Friday, May 1, 2009

Crappy Pictures

I've been meaning to post for some time now, but my camera battery died and I can't, for the LIFE of me, find the charger.

So this update will be mostly full of pictures taken by my phone.


I've only been able to listen to my new (old) turntable using my old receiver. I wanted to see if it was holding it back.

So I looked around for phono preamps, so I could maybe plug that into another speaker amp or one of my headphone amps. If I wanted to spend less than $100 I was pretty much limited to DJ models (probably fine, just something in the back of my mind steering me away from anything with the word DJ on it) and cheapos. So, naturally, I searched for DIY solutions. One of the first (edit: the first) results was a thread over at diyaudio about the Very Simple Phono Stage.

It was essentially an opamp, power supply, and a bunch of resistors and caps! The comments in the thread said it sounded pretty good, and the justification included some kind of keeping-it-simple argument, which made sense to me.

I had an extra OPA2132 opamp from my cmoy (since in my cmoy there is now an OPA2107, which sounds much better in that application), and I figured I could just make it battery-powered (using a psu for the cmoy, since I had yet another opamp available) for the time being, since I didn't want to make something that I had to plug directly into the wall. I don't think I'm ready for that kind of thing yet. Also, the toroidal transformer recommended by the author was like $35.

The parts total was around $20, not including the opamps of course, but the resistors, caps, enclosure, sockets, a switch, and some RCA plugs.

I made a test version on breadboard (for my project, which I have yet to complete lolololololololol)

At first it sounded like crap, then I realized the output caps were too small by a factor of a thousand lol. Then I bought nonpolar 4.7uF electrolytics, slapped 'em in, dropped some Empire Strikes Back soundtrack in the Kenwood, and I was blown away.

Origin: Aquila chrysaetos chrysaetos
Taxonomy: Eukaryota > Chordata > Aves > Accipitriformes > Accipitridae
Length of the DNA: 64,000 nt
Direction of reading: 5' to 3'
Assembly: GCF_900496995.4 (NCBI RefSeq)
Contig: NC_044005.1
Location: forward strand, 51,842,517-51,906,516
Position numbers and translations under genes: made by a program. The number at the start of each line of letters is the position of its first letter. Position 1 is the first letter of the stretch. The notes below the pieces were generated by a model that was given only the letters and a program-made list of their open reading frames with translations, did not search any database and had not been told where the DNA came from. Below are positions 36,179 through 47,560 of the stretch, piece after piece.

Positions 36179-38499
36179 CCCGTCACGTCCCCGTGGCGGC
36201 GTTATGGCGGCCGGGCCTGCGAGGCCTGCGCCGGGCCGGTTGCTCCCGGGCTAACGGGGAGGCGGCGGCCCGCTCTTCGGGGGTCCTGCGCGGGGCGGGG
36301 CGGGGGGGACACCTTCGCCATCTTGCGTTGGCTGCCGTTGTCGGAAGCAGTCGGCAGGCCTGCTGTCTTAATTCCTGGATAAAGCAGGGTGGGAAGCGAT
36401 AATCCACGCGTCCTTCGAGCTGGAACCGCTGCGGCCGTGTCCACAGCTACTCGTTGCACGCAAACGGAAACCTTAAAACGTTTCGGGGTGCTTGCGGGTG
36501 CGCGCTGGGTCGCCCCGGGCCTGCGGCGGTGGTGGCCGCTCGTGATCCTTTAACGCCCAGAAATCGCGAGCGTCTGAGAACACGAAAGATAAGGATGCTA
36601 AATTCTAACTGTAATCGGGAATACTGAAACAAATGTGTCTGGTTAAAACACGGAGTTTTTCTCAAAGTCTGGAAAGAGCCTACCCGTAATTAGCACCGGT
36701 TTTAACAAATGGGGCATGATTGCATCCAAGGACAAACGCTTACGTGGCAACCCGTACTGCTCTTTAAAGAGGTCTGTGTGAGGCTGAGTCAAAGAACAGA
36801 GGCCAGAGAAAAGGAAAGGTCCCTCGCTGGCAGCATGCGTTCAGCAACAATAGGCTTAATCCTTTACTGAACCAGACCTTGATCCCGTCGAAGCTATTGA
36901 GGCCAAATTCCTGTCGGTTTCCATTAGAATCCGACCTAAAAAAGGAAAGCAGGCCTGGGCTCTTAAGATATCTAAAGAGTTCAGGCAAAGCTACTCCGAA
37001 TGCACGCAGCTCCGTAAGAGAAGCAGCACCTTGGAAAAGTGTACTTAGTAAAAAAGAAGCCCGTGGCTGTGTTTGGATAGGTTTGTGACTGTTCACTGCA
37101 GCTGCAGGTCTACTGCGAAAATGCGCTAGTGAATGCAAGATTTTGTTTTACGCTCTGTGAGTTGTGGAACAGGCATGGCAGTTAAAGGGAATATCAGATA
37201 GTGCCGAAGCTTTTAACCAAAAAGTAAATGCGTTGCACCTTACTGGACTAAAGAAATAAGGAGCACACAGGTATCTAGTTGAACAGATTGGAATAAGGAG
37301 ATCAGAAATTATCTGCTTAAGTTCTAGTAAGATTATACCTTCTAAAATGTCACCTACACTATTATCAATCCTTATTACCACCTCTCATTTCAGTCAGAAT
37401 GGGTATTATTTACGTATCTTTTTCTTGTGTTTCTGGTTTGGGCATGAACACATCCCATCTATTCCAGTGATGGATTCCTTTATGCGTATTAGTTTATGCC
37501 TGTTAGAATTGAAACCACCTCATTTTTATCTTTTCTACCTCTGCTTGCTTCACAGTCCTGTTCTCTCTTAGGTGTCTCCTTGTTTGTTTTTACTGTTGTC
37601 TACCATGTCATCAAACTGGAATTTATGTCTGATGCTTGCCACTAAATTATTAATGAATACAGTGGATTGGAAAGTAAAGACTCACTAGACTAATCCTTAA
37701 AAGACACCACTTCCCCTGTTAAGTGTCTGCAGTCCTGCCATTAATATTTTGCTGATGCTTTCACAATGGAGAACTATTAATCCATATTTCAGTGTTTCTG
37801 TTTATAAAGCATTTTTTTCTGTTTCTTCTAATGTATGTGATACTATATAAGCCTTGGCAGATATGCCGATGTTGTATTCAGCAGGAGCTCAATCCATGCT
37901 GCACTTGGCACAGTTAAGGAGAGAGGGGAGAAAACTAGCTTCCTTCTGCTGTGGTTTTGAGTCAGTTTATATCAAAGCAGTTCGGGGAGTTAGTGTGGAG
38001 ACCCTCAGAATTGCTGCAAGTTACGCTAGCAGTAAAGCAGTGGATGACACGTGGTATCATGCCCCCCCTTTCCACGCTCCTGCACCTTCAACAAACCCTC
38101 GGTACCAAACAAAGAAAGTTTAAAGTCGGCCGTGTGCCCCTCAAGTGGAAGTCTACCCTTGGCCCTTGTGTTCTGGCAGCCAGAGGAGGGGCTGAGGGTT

Nothing I have ever owned has ever sounded that good.

And this was the breadboard version, with all the extra resistance from the mechanical connections, all the extra parasitic capacitance from the untrimmed resistor and capacitor leads, etc etc.

I cased it up yesterday afternoon, and I seriously think I got high off of the solder fumes. Not a good thing. Anyway, here's what it looked like halfway done:

And all cased up:

Instead of making a screw terminal for the grounding wire that all turntables (should) have, I soldered a wire (not seen) from ground and had it press against the metal base. That way, I could just attach the groundwire as shown:

I'm listening to it right now. I've been listening to it for hours. It sounds so good.

Also, I moved my speakers and receiver, they sound much better now! My bookshelf speakers are on a bookshelf lol. And I'm less worried about the music coming from the speakers resonating with the tonearm and creating an ugly feedback sound since they're relatively far away now.

This is my third Spring at college, and every Spring, around the same time (before finals) I've undertaken and finished a project. I guess it's the aggressive procrastination at work :DDDD
From top to bottom, and in chronological order, the cmoy headphone amp, the alien dac, and the very simple phono stage.

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